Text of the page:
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Joseph and the Coat of Many Colors

Best to make like Jacob’s favorite son and realize that it’s less about how we dress and more about what we dream.
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December 13, 2023
Donny Osmond in Andrew Lloyd Webber’s “Joseph And The Amazing Technicolor Dreamcoat.” (Photo by Getty Images)

Oh, how Donny Osmond loved his coat of many colors. To countless preteen Jews of a certain era, raptly watching the future “Dancing with the Stars” winner and runner-up on “The Masked Singer” play the titular role in 1999’s direct-to-video “Joseph and his Amazing Technicolor Dreamcoat” 12 or 13 times marked their becoming a bat or bar mitzvah. While discovering later in life that Osmond wasn’t actually a member of the tribe (he’s Mormon) might have been the moment they actually became adults, it will likely come as a further surprise that the most famous frock this side of the black and blue — or was it white and gold? — dress that broke the internet almost a decade ago might not actually have been red and yellow and green and brown and blue after all.

The ancient Talmudic rabbis, those expert readers of the Bible, struggled to understand the phrase ketonet pasim, which the text uses to describe the garment that Jacob bestowed upon his favorite son in Genesis’ 37th chapter, sparking the jealousy of Joseph’s siblings. 

Perhaps it was a reference to pas, meaning palm. A coat whose sleeves extended past one’s wrists would signal that its wearer was of noble stature, an aristocrat with no need to literally roll up his sleeves and work the fields. Maybe it was of such fine material, exceedingly thin and light, that it could be hidden in the palm of a hand.

The garment was ornamented by God Himself during humanity’s earliest days, went another midrashic tradition found in a Yemenite collection and published in the Torah Sheleima. After Adam and Eve sinned by eating the forbidden fruit, they realized they were nude and in need of clothing. God fashioned a special cloak for them from the skin sloughed off from the snake who had tempted them into sinning. This divinely designed attire appeared superimposed, Forrest Gump-like, throughout subsequent biblical tales. It adorned Nimrod, the king who threw Abraham into a fiery furnace to test his faith. Esau stripped Nimrod of it, only to have Jacob wear it while stealing the blessing from their father, Isaac. It was then gifted by Jacob to Joseph. After the brothers tore it from Joseph and dipped it in blood as fabricated proof of Joseph’s demise at the paws of a wild animal, it was eventually repaired, cleaned off, and, after the Iraelites exited from Egypt and built the Tabernacle, it adorned the High Priest.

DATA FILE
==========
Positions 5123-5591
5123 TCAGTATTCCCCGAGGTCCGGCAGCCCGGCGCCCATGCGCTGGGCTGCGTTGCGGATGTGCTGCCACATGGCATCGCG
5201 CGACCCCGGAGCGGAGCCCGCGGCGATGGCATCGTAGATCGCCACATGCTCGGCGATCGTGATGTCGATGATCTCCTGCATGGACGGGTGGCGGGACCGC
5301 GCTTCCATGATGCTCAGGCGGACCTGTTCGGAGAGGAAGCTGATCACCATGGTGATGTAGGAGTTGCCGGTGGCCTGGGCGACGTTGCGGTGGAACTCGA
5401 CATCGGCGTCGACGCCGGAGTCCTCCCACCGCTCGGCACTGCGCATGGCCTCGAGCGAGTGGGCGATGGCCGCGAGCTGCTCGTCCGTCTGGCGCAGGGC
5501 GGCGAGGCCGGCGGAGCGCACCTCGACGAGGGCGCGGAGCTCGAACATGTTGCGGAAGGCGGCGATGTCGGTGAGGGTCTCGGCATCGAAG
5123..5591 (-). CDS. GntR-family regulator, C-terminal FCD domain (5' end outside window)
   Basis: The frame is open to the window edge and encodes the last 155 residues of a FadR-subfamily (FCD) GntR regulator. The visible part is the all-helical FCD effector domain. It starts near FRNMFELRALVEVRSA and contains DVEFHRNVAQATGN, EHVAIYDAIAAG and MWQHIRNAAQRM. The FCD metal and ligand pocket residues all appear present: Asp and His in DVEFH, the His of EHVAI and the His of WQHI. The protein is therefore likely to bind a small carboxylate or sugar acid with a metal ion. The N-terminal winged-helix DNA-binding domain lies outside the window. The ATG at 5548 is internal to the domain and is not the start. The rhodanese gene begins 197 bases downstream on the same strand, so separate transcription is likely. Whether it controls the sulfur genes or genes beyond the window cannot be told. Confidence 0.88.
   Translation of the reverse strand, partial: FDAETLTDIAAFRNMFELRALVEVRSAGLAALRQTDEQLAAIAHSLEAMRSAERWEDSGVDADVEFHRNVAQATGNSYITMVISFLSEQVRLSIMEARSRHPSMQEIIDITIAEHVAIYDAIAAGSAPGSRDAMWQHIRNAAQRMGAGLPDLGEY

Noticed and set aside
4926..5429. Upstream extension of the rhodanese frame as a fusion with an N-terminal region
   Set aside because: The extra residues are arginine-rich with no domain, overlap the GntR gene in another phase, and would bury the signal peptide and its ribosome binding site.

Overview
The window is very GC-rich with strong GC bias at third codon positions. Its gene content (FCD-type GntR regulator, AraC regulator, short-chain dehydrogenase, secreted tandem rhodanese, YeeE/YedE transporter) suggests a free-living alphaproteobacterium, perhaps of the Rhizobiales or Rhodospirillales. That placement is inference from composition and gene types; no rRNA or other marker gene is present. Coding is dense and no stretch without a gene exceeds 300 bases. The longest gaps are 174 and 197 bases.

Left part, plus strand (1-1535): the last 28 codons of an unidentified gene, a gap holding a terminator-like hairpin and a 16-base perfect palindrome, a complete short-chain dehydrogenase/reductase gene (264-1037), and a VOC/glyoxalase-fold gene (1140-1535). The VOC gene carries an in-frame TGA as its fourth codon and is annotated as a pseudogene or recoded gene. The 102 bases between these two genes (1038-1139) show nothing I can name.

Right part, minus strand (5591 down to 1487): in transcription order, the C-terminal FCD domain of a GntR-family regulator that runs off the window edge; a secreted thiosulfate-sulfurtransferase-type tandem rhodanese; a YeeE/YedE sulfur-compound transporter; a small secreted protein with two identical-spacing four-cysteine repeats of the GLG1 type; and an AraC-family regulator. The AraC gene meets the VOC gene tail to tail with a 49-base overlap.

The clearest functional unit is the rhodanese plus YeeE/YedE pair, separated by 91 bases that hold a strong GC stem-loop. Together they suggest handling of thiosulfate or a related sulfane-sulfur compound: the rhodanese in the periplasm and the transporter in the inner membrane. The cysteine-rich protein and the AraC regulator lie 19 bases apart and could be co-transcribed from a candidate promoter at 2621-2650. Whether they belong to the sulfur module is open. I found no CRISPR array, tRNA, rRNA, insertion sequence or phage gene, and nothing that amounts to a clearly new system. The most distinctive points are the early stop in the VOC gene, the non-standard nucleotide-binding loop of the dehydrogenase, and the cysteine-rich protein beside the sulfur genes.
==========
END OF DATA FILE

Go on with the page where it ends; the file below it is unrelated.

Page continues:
Some suggested the word was an almost Freudian slip, a signal of larger forces at work. Pasim was an unintentional acronym, referencing the four troubles that Joseph would have to overcome on his journey from brotherly betrayal to second-in-command to Pharaoh. The Hebrew letter pey referred to Potiphar, the Egyptian official whose amorous wife’s attempted seduction of Joseph landed him in jail. The samech shouted out the sochrim, merchants, who shlepped Joseph from Canaan to Egypt. The remaining two letters, yud and mem, referred to the hairy bunch of Ishmaelites and the Midianites, those slave-traders who swapped Joseph back and forth on the trek towards the Nile.

To Reish Lakish, pasim was a peek far into the future. Decades after Jacob, Joseph and the brothers reunited happily in Egypt, a new Pharaoh arose and enslaved their descendants. When Moses eventually led the exodus of those slaves, he took the casket of Joseph with him, to be buried back in the Holy Land. It was, went the tradition, the sight of the righteous Joseph’s bones that caused the Red Sea to split, allowing the Israelites to pass through on dry land. Pasim was actually a portmanteau of pas and yam, strip of sea.